Anyway, even though reading this book can leave you feeling a little lost at first if you haven’t read all of the previous entries in the series, a quick trip to Wikipedia will probably enable you to work around that one, and if you like children’s classics this book is a nice way to spend one afternoon.
After thinking it over for a while I decided to tackle the Oz books. Like a lot of people I grew up being familiar with The Wizard of Oz, only when I read it a few days ago I realized that the version I had read as a child was an adaptation (apparently someone had decided that the book had to be dumbed down even further, and as a child I was unaware of that fact). In addition to that my memories of the book had somehow managed to get tangled with those of the movie, and the end result was that all of a sudden I found myself being confronted with a book that was not like I had been expecting it to be. No, it’s not great, but it is still an interesting read, and I realize that complaining that a children’s book comes across as being a little childish for my liking is more than a little silly.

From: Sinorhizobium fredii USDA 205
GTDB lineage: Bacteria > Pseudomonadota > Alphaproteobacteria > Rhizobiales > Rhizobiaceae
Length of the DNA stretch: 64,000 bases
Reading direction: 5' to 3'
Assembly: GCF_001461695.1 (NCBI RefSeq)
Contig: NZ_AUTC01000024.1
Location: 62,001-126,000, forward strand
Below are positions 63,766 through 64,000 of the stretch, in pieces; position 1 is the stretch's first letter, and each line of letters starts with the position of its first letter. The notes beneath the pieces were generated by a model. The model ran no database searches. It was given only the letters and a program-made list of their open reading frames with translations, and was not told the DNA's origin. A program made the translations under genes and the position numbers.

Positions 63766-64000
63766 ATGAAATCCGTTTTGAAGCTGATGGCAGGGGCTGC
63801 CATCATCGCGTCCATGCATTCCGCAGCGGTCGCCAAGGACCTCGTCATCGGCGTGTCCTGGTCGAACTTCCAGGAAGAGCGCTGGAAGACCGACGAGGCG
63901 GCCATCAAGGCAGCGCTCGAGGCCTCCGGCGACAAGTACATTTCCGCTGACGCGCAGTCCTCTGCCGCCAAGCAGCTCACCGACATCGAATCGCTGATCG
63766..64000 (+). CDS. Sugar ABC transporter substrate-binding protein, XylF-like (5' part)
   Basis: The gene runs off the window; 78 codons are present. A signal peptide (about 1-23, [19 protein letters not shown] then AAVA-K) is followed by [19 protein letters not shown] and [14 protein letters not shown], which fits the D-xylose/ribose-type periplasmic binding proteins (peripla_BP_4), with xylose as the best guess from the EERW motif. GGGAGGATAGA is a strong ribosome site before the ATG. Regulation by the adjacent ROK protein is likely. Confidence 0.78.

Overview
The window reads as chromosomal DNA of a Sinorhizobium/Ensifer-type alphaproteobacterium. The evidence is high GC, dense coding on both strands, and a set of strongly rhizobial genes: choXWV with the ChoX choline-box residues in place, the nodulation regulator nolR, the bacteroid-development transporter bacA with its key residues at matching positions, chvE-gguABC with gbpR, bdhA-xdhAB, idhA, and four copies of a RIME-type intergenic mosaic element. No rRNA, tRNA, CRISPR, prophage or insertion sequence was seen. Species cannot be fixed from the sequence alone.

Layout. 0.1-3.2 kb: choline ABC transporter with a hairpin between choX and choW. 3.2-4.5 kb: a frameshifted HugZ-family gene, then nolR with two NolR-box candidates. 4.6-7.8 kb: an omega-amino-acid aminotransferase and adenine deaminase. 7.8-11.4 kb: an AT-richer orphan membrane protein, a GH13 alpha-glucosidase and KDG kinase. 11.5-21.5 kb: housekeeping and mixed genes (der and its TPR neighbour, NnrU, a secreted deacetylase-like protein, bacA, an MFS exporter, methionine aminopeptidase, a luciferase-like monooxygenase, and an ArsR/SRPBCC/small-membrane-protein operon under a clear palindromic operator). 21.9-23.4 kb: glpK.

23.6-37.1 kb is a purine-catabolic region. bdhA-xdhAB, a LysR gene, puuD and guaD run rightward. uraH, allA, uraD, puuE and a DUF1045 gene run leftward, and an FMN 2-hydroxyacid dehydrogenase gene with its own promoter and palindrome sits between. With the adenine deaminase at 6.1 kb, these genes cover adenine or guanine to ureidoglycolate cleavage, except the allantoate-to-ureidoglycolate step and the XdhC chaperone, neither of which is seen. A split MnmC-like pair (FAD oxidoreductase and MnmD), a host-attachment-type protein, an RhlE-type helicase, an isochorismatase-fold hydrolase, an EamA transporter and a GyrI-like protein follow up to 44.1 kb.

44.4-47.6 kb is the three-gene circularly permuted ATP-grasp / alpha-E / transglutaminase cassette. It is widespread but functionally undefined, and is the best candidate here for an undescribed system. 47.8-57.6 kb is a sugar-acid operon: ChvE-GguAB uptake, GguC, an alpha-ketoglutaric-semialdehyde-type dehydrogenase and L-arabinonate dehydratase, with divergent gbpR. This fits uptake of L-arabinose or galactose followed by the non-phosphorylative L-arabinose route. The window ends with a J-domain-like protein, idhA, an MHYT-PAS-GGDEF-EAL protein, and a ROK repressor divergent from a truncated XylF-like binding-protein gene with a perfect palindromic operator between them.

Anyway, once I was done with The Wizard of Oz I moved on to the rest of the series. So far I have only read a few titles (most of them can be downloaded from Project Gutenberg), and while at times I find myself itching for something that is at least a little more challenging, coming in the aftermath of my rereading the whole Discworld series, these books make for an interesting precedent. Sure, there are a number of significant differences, and I can already hear the howls from the Discworld fans at the mere thought of this comparison, but in a way it is not that much of a stretch to see the Oz books as the grandparents of both the Discworld and even the Middle-earth (and yes, like all grandparents, this one too can come across as a little embarrassing at times). The imagination is there, and I can see a lot of potential, but in a way that is what makes these books so frustrating: yes, the pieces are there, now if only the author would do something with them.